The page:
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The July 15, 2003 Issue
Provided by System Dynamics Inc.
Pictures From This Issue
Wayne Harrell (left) and Judy Straalsund (right) of The Howells Group (http://www.thehowellsgroup.com/) and Eric Dishman (center) from Intel act out a future technology scenario of a family using a digital media jukebox and wireless web tablet to “surf” their vacation videos on their television. This was a digital entertainment study, but many of the respondents in this “informance” (informative performance) focused on their health and wellness needs.
Sadly, many of the Alzheimer’s participants in our study did not know their own spouses or children any better than they knew us as researchers. Nonetheless, many of these elders still insist on living alone and need systems to help them know whether the person at the doorstep is friend or foe.
Betty sometimes has trouble even making a cup of coffee or tea. The steps of the task overwhelm her, and she often asks, "What do I need to do next?" Jim is quick to point out that "a good day for Betty is when she is able to make tea for herself--this disease has completely changed our priorities."
The Proactive Health Lab at Intel’s Hillsboro, Oregon campus has a wireless sensor network embedded into the furniture, floor, and many of the households objects. The wall mounted cameras use stereo 3D-tracking of infrared badges to help the system know how much physical activity a person has gotten in a day and to send an alert if someone has fallen. Pressure sensors in the chairs inform the system whether someone is sitting in their favorite chair or not, and the black mat is an RFID “threshold” reader which detects a tag placed in people’s shoe to let the system know their identity and general location in the home so that nearby devices such as the television can provide emergency alerts, medication reminders, or coaching/assistance with everyday tasks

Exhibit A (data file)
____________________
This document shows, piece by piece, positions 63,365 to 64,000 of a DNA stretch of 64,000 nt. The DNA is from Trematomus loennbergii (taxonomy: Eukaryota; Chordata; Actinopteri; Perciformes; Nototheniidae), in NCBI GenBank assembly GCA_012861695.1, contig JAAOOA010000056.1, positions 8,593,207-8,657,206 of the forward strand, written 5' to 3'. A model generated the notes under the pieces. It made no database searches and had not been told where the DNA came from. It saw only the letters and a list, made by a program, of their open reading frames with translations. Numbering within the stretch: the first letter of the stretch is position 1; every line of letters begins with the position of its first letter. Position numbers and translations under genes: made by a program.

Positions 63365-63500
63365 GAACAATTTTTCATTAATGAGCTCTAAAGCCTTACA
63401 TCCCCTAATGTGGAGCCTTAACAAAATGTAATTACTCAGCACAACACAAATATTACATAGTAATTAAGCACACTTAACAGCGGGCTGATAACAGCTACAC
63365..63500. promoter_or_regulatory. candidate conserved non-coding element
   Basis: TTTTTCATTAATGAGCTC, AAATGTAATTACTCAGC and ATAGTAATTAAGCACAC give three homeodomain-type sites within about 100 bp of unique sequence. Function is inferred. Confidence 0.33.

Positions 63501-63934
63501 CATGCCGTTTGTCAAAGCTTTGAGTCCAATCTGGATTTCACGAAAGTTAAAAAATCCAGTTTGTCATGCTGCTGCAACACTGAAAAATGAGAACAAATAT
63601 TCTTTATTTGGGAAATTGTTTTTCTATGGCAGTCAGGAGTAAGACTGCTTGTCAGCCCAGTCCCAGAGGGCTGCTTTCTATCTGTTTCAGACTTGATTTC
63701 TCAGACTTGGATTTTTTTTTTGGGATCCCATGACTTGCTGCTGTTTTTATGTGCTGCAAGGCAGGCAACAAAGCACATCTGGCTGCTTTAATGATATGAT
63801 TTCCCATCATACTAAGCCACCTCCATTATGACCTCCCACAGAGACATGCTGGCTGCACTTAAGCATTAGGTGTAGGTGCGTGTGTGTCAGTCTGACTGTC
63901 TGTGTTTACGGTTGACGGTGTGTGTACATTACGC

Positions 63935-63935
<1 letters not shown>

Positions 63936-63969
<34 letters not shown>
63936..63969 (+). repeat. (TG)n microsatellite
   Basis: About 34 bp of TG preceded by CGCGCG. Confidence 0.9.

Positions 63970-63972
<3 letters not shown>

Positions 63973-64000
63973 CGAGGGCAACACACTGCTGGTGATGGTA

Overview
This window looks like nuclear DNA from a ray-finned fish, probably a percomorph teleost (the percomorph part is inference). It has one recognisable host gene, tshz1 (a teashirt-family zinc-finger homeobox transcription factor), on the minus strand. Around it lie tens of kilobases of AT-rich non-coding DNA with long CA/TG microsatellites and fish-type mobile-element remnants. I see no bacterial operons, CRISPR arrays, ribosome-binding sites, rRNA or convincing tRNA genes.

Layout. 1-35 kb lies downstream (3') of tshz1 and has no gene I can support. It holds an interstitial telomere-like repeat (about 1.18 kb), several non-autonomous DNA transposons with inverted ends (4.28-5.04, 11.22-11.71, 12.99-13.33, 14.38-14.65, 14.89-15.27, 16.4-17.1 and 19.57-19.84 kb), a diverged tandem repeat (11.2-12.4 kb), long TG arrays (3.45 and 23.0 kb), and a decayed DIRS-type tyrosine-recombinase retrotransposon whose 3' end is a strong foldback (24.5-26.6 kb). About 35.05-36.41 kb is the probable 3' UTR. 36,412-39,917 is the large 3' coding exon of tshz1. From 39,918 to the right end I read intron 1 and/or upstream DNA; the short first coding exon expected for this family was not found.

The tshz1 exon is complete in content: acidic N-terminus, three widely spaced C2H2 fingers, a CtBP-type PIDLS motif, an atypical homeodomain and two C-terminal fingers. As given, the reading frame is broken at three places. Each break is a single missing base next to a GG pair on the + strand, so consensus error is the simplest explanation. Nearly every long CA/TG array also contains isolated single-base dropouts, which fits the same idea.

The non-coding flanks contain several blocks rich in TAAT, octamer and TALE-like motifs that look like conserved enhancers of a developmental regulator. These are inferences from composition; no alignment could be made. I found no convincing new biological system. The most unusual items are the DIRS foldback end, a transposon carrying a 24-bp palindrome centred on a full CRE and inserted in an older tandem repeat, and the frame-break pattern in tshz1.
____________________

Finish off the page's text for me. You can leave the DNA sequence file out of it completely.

We are using "motes," which are tiny, battery-powered units that can process and wirelessly transmit data from almost any sensor plugged into them.
Brad Needham, lead engineer on the Proactive Health project, demonstrates the television prompter, which waits until absolutely necessary to suggest that someone who has not had enough to drink today go to the kitchen for some tea. It starts with a commercial for tea inserted into their television programming, and ultimately uses an explicit textual prompt if they have still not moved into the kitchen to drink something.
Our prototype system knows if the user has opened the cabinet doors, if a mug has been placed on the table, if the teapot has been lifted, and if the tea canister or sugar jar have been moved. It uses all of these wirelessly connected sensors to try to offer just-in-time coaching through the steps of making tea on the nearby television.
All Photos Courtesy Intel
Windows Smart Displays
The smaller ViewSonic V110 Smart Display is great for holding on your lap, but the larger V150 is better for eating lunch and reading email at the same time.
Sandy is using a ViewSonic V110 while eating lunch on our deck
The login screen on the V110 lets you select which user logs in to which PC
The V110 screen looks the same as the PC screen.
You use an on-screen "soft keyboard" to enter text on the V110
The main Nevo display shows all the audio/video devices in each room
Nevo remote controls on the V150 screen. These can be moved around and additional buttons can be added.
Nevo Teleweb page on V150 -- it shows the channel tuned ("PBS") and the preassigned web page.